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Using art in management can teach valuable lessons

Liang Tang is a vastly established artist and architect. His work won the 10th China Times Outstanding Artistic Achievement Award. Liang is currently the Vice Secretary General of the Cultural Exchange Center between Hong Kong and Shanghai. Mr. Tang is also currently the Director of the Artist’s Association of Hong Kong, the Director of Artist’s Association of China, and holds many other positions. Liang graduated from Nanging Art and Design School in 1982, completed his masters at the Central Academy of Art and Design in 1984 and attended Murdoch University in Australia where he received his MBA. Throughout his career, Mr. Tang has been able to build a successful real-estate business while maintaining an impressive career in the arts. To see Liang’s work, visit his portfolio.


MO: Can you tell our readers what you did before you made art your profession?

Liang: I’ve had a long career, so I’ve jumped between lots of things! In the 1970s and ‘80s, I focused on commercial art, meaning I worked on packaging and exhibition design. After that, I worked on more commercial endeavors; I organized exhibitions and managed properties. After 2000, I expanded both my artistic work and my business focus by doing asset/investment management and design work.

MO: How did you make the transition from being a businessman to a professional artist? What medium of art do you work in?

Liang: I loved art when I was young, and that love never stopped, even when I was engaged in business. My main field of art is pen painting. After my business career started to provide me the money and time, I established my own style of art and worked to get it out in the marketplace.

MO: For all the entrepreneurs across the world, what can they learn from being more aware of the arts? How could this potentially help their businesses?

Liang: Using art in management can promote effectiveness. It can improve your abilities of observation and decision; it can help you learn how to better direct and balance. What’s more, it can teach patience and tenacity. People can become more confident and self-controlled. A successful businessman is not only a successful manager, but also a thinker, an artist, and a philanthropist. It’s important to keep up with what’s going on around you, from pop culture to current events. Art plays a role in both.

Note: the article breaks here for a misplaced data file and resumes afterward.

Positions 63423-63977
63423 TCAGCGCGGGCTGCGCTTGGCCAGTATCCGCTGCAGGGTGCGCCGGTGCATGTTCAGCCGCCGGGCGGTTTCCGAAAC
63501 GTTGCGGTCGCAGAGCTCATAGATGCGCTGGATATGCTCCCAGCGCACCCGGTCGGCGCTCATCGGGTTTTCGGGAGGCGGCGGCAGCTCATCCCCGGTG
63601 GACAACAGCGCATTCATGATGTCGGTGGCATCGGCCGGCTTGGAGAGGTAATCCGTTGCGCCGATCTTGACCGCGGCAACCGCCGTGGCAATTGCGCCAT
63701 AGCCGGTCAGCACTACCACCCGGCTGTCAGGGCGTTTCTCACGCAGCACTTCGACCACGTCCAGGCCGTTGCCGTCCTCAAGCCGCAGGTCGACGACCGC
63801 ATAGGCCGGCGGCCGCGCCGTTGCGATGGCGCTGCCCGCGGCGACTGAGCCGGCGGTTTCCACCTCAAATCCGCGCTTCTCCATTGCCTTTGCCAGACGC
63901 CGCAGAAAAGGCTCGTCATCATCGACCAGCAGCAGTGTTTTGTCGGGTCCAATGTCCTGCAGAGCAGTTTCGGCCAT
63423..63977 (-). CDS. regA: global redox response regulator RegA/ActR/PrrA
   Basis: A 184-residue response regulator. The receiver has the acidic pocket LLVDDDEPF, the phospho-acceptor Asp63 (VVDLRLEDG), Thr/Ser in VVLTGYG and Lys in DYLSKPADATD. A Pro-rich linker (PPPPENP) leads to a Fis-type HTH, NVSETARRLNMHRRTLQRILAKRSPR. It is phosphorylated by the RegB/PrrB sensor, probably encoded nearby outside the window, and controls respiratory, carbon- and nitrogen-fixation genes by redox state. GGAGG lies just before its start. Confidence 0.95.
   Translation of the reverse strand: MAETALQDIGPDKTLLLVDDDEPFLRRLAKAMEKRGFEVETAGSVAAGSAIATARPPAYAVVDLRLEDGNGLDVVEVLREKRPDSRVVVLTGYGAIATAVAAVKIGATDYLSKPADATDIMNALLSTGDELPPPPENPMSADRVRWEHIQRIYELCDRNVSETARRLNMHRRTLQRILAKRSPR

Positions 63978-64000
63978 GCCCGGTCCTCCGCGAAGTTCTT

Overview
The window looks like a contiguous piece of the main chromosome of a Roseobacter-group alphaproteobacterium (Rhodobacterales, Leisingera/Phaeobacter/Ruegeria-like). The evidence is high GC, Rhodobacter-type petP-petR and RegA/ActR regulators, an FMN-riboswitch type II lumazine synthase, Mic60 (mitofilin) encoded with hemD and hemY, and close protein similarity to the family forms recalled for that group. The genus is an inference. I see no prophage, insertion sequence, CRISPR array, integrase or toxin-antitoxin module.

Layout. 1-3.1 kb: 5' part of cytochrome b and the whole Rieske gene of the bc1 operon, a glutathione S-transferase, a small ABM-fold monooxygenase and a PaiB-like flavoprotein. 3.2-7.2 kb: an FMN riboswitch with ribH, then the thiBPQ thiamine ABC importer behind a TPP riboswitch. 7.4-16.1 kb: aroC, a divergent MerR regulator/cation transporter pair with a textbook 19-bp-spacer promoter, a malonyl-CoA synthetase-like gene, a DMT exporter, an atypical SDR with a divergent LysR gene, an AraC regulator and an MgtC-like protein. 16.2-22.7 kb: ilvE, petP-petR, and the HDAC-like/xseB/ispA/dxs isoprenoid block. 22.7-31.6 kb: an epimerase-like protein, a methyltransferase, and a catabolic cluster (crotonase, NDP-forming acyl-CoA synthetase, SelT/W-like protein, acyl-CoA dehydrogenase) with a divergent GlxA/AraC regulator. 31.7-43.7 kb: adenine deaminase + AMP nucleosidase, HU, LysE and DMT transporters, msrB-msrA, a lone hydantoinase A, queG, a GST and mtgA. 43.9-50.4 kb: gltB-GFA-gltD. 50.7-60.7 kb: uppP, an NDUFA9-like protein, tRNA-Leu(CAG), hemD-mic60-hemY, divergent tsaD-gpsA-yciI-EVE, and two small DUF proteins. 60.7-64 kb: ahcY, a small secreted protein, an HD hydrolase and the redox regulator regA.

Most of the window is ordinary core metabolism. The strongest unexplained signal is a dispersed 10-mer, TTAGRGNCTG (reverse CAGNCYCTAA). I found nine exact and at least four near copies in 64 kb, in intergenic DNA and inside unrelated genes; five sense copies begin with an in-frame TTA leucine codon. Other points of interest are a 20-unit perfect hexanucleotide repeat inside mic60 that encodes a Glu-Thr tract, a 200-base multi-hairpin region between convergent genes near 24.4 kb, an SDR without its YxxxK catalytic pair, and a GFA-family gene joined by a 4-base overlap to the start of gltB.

MO: What did you take for granted when you were working full-time that you realize now?

Liang: As a full-time artist, I must not only have strong basic skills and an artistic foundation, but I also need a broad knowledge of culture. I need to have experiences that provide me with a unique perspective; an artist has to have a lively imagination. I’ve started to eagerly pay attention to every little thing happening in life; I try to find beauty that others cannot see. The highest responsibility of a full-time artist is to create work in his own unique style, which cannot be easily copied. There are no limits for exploring in the field of the art. I have to always stay alert, listening, watching, and seeing what’s going on around me. It was easy to overlook that when I was busy with business concerns.

MO: What are you most proud of in your career?

Liang: As a pen-painting artist, I am most proud of having created a unique style called “Love Line,” which is highly praised in the artistic community of China, especially among the young. I have students all over the country, and seeing them learn to develop their own interesting ways of doing things is awesome.

MO: Pen painting is a distinct art form that uses the “lines” of nature. Lines have their own personalities in my paintings; they’re flexible but forceful, sinuous but smooth, and full of energy and charm. The lines of my paintings are full of emotion, and this is the biggest feature of my work. Painting is like playing music; it’s guided with feelings. From those lines, you can figure out the stories in my heart. Telling those stories, and helping others tell theirs, is the thing I’m proudest of.

Liang: What do you have on the horizon within your art or involvement with various associations?

MO: I want to produce more creative, stylish, thoughtful, and meaningful work. I enjoy art as a journey of spirits, based on an appreciation of beauty. People can find art everywhere in their lives; I’d like to bring more of it to them.

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